Asian stock markets are trading mostly lower on Wednesday, following the lack of cues from Wall Street overnight, as traders react negatively to the latest geopolitical tensions between the US and China. They are also somewhat hesitant to make significant moves due to persisting worries about global economic growth amid rising interest rates. Asian markets closed mixed on Tuesday.
Traders also look ahead to the release of the US Fed’s meeting minutes and the closely watched monthly jobs data later in the week for insights into future interest rate hikes.
The Australian stock market is modestly lower on Wednesday, giving up some of the gains in the previous three sessions, with the benchmark S&P/ASX 200 staying just below the 7,300 level, following the lack of cues from Wall Street overnight, with losses in gold miners and financial stocks.
The benchmark S&P/ASX 200 Index is losing 27.10 points or 0.37 percent to 7,251.90, after hitting a low of 7,259.80 earlier. The broader All Ordinaries Index is down 28.00 points or 0.37 percent to 7,450.90. Australian stocks ended notably higher on Tuesday.
Among major miners, Mineral Resources, Rio Tinto and Fortescue Metals are edging up 0.1 to 0.5 percent each, while BHP Group is edging down 0.2 percent.
Oil stocks are mostly lower. Woodside Energy is losing almost 1 percent, while Origin Energy and Santos are edging down 0.2 to 0.4 percent each. Beach energy is edging up 0.5 percent.
In the tech space, Afterpay owner Block and Xero are edging down 0.2 to 0.5 percent each, while WiseTech Global is losing more than 1 percent. Appen is advancing almost 1 percent and Zip is adding more than 1 percent.
Among the big four banks, ANZ Banking and Commonwealth Bank are losing almost 1 percent each, while National Australia Bank and Westpac are edging down 0.5 percent each.
Among gold miners, Gold Road Resources is losing more than 1 percent, Newcrest Mining is edging down 0.5 percent and Resolute Mining is down almost 1 percent, while Northern Star Resources is edging up 0.1 percent and Evolution Mining is gaining almost 1 percent.
In economic news, the value of retail sales in Australia was up a seasonally adjusted 0.7 percent on month in May, the Australian Bureau of Statistics said on Wednesday – coming in at A$35.524 billion. That was broadly in line with expectations following the flat reading in April. On a yearly basis, sales rose 4.2 percent.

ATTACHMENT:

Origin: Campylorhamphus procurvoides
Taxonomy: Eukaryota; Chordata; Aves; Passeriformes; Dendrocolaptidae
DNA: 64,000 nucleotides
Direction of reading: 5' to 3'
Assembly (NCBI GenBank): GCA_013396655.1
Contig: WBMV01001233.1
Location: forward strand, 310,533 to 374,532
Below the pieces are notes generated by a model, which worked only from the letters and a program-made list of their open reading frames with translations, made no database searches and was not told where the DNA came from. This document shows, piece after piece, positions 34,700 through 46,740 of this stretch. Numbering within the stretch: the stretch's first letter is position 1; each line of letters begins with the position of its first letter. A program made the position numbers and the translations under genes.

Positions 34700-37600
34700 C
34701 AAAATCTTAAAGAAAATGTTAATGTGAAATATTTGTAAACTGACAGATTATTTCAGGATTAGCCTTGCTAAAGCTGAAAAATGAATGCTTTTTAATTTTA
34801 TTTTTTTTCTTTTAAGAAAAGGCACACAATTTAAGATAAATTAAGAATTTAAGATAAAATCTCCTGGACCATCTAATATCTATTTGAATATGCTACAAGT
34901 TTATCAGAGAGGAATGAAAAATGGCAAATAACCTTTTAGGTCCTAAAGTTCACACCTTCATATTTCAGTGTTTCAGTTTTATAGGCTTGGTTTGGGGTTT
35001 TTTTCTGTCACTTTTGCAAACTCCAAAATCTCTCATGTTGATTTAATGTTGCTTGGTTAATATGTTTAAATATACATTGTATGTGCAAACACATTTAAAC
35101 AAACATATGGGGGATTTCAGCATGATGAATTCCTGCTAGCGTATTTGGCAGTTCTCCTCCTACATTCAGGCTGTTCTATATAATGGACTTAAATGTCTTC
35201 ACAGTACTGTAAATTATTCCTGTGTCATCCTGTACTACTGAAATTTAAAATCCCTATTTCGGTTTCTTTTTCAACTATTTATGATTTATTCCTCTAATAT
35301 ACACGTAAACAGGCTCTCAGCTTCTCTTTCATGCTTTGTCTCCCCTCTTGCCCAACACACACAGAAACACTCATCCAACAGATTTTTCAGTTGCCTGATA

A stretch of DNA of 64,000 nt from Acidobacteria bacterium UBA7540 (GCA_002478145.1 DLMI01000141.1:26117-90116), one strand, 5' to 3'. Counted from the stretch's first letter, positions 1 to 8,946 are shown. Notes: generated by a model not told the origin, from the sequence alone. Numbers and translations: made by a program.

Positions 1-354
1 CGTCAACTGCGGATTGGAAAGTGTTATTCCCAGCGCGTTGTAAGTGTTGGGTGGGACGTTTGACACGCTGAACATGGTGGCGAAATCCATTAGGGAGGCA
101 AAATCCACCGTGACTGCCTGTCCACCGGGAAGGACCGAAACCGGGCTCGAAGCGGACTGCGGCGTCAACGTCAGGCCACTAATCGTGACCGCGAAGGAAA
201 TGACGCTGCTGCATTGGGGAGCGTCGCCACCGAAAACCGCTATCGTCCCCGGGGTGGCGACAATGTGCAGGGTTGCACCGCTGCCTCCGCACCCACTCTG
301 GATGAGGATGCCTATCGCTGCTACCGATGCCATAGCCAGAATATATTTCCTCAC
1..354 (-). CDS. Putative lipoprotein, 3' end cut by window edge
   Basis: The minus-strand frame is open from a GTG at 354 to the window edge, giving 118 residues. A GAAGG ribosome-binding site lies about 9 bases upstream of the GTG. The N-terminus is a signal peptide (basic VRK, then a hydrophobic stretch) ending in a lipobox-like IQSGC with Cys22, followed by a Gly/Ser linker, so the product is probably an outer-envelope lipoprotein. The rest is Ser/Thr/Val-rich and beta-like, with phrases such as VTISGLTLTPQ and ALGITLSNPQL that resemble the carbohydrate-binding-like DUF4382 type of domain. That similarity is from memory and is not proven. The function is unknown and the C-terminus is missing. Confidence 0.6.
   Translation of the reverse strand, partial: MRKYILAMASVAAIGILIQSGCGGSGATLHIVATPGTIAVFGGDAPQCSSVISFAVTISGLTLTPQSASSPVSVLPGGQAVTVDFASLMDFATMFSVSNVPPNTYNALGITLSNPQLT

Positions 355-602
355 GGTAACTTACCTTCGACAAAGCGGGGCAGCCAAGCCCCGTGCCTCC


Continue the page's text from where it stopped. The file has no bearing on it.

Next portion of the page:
Meanwhile, the services sector in Australia continued to expand in June, albeit at a slower pace, the latest survey from Judo Bank revealed on Wednesday, with a services PMI score of 50.3. That’s down from 52.1 in May, although it remains above the boom-or-bust line of 50 that separates expansion from contraction. The survey also showed that the composite index slipped to 50.1 in June from 51.6 in May.
In the currency market, the Aussie dollar is trading at $0.668 on Wednesday.
The Japanese stock market is modestly lower on Wednesday, extending the losses in the previous session, with the Nikkei 225 a tad above the 33,300 level, following the lack of cues from Wall Street overnight, with traders reacting service activity data that showed the slowest growth in four months.
The benchmark Nikkei 225 Index closed the morning session at 33,303.00, down 119.52 points or 0.36 percent, after hitting a low of 33,041.14 earlier. Japanese stocks ended significantly lower on Tuesday.
Market heavyweight SoftBank Group is edging down 0.1 percent and Uniqlo operator Fast Retailing is losing more than 2 percent. Among automakers, Honda and Toyota are edging up 0.1 percent each.
In the tech space, Screen Holdings is edging up 0.2 percent and Advantest is gaining more than 2 percent each, while Tokyo Electron is edging down 0.2 percent.
In the banking sector, Sumitomo Mitsui Financial is gaining more than 1 percent, Mitsubishi UFJ Financial is edging up 0.2 percent and Mizuho Financial is adding almost 1 percent.
Among the major exporters, and Canon is edging up 0.4 percent and Mitsubishi Electric is gaining more than 1 percent, while Panasonic is losing almost 1 percent. Sony is flat.
There are no other major losers.
Conversely, Kawasaki Kisen Kaisha is surging 6.5 percent and Daiichi Sankyo is gaining more than 4 percent, while Dai-ichi Life and Renesas Electronics are adding almost 4 percent each. Z Holdings is up more than 3 percent, while Nippon Yusen K.K., Mitsui O.S.K. Lines and Suzuki Motor are advancing almost 3 percent each.
In economic news, the services sector in Japan continued to expand in June, albeit at a slower pace, the latest survey from Jibun Bank revealed on Wednesday, with a services PMI score of 54.0. That’s down from the series record of 55.9 in May, although it remains above the boom-or-bust line of 50 that separates expansion from contraction. The survey also showed that the composite index slipped to 52.1 in June from 54.3 in May.
In the currency market, the U.S. dollar is trading in the higher 144 yen-range on Wednesday.
Elsewhere in Asia, Hong Kong is down 1.2 percent, while New Zealand, China, Singapore, South Korea and Taiwan are lower by between 0.1 and 0.6 percent each. Malaysia and Indonesia are up 0.1 and 0.2 percent, respectively.
The Wall Street was closed on account of Independence Day holiday on Tuesday. The shares closed slightly higher on Monday.
The major European markets moved to the downside on the day. The U.K.’s FTSE 100 ended 0.1 percent down, Germany’s DAX drifted down 0.26 percent and France’s CAC 40 ended lower by 0.23 percent.
Source: Read Full Article